One of the most interesting works in what could be called analytic philosophy in the twentieth century was not a work in analytic philosophy but in computer science. Pat Hayes in 1979 wrote a work called "The Naive Physics Manifesto", which criticized a great deal of artificial intelligence research for playing around with toy models built simply to be toy models. He proposed that researchers instead should be focused on the formal representation of actual common-sense knowledge. No more theories made for artificial models made for theories; rather, deal with the real world, the everyday world. Hayes himself gave a demonstration of how this might work, using common-sense knowledge about liquids, "Naive Physics I: Ontology for Liquids", and the result is, I think, far superior to most work in analytic philosophy. How can you represent, in a formal, logical way (Hayes prefers to use just ordinary first-order logic with an occasional bell or whistle), the way we reason about liquids?
Standard first-order logic works as well as it does because it tracks relations between individuals. Liquids obviously pose something of an initial puzzle for this, because liquid, as we find it in everyday life, does not come in obvious discrete units. It's difficult to pin down what a piece of liquid would be (although Hayes eventually does so). But liquids can have a spatiotemporal continuity, a unified history, and we can and do make sense of this in terms of contained quantities of liquid: water in a lake, tea in a cup, and even a raindrop is contained by its own surface cohesion. So we can think of containers (it doesn't matter what kind), which we can call c, and then talking about the inside of them, inside(c), and this contained space can harbor an amount of a liquid, amount(l,s). Even with just this much we can represent quite a few things. Amounts are partially ordered; there is a zero amount, which we can call none. For instance, we only need this much and 'greater than' to say that there is tea in the cup:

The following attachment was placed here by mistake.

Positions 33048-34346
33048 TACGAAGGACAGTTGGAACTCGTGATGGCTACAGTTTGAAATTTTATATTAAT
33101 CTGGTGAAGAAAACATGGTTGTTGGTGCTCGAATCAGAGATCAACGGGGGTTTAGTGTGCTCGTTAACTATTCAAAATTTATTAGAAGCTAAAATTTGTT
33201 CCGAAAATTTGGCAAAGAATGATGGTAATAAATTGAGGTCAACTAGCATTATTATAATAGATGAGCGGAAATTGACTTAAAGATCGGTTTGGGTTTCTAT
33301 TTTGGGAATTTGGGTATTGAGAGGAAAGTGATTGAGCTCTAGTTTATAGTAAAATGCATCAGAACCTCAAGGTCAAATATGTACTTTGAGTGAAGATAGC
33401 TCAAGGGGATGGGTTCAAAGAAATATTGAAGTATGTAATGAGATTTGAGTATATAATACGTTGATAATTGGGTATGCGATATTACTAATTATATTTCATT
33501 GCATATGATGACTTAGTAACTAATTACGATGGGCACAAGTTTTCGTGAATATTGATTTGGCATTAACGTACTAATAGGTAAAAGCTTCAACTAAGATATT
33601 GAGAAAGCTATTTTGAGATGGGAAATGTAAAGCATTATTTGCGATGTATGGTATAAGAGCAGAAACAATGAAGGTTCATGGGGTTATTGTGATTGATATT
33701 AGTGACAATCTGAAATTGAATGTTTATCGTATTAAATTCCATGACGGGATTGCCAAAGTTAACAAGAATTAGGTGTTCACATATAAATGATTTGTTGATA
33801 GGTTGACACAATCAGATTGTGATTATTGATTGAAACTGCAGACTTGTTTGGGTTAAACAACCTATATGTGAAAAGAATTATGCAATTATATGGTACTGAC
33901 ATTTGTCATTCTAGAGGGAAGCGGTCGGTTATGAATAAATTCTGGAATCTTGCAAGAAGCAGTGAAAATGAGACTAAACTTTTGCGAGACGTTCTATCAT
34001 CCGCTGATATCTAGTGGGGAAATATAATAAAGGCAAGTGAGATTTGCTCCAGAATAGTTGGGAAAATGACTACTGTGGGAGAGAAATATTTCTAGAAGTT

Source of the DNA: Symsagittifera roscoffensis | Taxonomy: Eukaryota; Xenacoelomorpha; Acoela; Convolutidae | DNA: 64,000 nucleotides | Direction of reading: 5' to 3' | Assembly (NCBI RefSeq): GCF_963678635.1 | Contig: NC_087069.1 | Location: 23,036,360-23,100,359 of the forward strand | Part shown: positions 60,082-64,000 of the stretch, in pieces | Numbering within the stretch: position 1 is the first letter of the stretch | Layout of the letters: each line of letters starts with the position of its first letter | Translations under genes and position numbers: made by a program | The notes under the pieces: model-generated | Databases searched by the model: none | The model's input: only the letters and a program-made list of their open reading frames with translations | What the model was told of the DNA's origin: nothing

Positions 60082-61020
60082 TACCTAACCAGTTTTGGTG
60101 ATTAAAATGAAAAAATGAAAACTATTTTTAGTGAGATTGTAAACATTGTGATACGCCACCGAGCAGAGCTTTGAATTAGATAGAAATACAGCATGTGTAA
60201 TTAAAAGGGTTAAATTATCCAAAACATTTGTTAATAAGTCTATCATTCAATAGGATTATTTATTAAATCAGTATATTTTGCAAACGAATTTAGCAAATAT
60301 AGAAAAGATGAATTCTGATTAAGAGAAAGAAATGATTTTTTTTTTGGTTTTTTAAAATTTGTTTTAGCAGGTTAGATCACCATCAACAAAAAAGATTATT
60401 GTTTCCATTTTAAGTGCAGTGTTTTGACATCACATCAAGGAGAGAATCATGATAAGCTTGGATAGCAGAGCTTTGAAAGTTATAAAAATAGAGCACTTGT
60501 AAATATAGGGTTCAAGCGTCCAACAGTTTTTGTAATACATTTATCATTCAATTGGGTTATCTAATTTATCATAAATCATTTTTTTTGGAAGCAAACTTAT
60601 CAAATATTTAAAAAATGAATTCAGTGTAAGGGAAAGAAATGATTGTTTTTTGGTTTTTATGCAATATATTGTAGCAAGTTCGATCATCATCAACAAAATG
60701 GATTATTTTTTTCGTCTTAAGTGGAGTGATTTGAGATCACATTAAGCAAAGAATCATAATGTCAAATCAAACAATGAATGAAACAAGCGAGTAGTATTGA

amount(tea,inside(cup)) > none